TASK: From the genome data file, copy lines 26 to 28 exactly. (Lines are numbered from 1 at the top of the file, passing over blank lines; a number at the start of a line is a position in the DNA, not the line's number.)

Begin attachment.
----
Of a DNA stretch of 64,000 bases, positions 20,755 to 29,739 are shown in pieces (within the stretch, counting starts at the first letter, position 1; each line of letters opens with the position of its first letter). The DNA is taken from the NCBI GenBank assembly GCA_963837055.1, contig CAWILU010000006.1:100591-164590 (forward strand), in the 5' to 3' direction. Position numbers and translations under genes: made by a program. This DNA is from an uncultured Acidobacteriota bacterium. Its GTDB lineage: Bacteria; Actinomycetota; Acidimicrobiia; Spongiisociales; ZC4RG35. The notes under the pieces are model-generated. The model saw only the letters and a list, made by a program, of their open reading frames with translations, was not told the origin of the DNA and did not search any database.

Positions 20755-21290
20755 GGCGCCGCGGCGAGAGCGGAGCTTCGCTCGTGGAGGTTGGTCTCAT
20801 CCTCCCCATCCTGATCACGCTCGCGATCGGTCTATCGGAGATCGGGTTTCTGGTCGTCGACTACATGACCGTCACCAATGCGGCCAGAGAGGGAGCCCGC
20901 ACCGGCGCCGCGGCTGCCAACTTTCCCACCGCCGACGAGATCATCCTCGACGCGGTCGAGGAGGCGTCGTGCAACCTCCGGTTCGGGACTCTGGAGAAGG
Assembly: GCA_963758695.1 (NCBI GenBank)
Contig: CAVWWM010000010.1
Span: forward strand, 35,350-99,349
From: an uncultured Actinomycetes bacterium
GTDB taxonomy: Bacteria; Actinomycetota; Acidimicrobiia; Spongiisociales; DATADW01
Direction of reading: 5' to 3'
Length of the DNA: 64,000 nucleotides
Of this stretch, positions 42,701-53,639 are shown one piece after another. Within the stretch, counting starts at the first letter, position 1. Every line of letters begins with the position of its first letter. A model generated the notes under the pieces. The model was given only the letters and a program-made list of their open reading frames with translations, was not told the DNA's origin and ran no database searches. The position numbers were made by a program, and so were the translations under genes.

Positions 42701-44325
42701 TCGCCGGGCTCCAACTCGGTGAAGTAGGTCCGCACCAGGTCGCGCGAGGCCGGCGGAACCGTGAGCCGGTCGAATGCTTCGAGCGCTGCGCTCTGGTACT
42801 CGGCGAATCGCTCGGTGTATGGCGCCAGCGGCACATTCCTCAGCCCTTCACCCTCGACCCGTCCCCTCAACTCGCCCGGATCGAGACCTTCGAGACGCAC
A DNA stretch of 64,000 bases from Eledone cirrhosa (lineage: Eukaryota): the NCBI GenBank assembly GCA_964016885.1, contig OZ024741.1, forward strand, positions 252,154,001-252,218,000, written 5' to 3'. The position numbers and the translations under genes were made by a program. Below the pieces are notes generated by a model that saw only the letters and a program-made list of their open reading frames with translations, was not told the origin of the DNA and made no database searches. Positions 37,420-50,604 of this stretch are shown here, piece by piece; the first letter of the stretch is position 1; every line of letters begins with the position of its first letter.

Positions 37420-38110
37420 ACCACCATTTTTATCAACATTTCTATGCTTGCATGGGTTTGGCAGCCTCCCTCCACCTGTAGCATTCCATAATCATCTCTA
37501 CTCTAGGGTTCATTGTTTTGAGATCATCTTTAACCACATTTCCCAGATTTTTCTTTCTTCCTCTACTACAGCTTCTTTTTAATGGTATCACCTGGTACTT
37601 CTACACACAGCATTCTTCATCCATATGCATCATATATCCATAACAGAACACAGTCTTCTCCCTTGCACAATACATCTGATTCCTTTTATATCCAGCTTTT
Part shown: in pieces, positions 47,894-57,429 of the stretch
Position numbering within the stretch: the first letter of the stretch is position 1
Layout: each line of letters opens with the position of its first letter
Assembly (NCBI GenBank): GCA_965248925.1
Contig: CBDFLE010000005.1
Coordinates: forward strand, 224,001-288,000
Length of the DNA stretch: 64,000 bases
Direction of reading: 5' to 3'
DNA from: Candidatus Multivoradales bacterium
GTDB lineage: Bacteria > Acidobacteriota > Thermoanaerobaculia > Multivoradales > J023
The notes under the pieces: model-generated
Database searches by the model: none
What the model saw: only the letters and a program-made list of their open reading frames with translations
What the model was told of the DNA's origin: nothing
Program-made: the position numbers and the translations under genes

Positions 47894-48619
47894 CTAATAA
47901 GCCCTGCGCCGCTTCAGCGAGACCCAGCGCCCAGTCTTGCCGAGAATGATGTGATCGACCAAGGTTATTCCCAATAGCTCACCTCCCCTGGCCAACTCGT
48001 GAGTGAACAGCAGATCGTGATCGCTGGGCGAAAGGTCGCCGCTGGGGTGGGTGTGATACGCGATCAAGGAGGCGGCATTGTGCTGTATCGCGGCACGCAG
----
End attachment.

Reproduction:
Contig: CBDFLE010000005.1
Coordinates: forward strand, 224,001-288,000
Length of the DNA stretch: 64,000 bases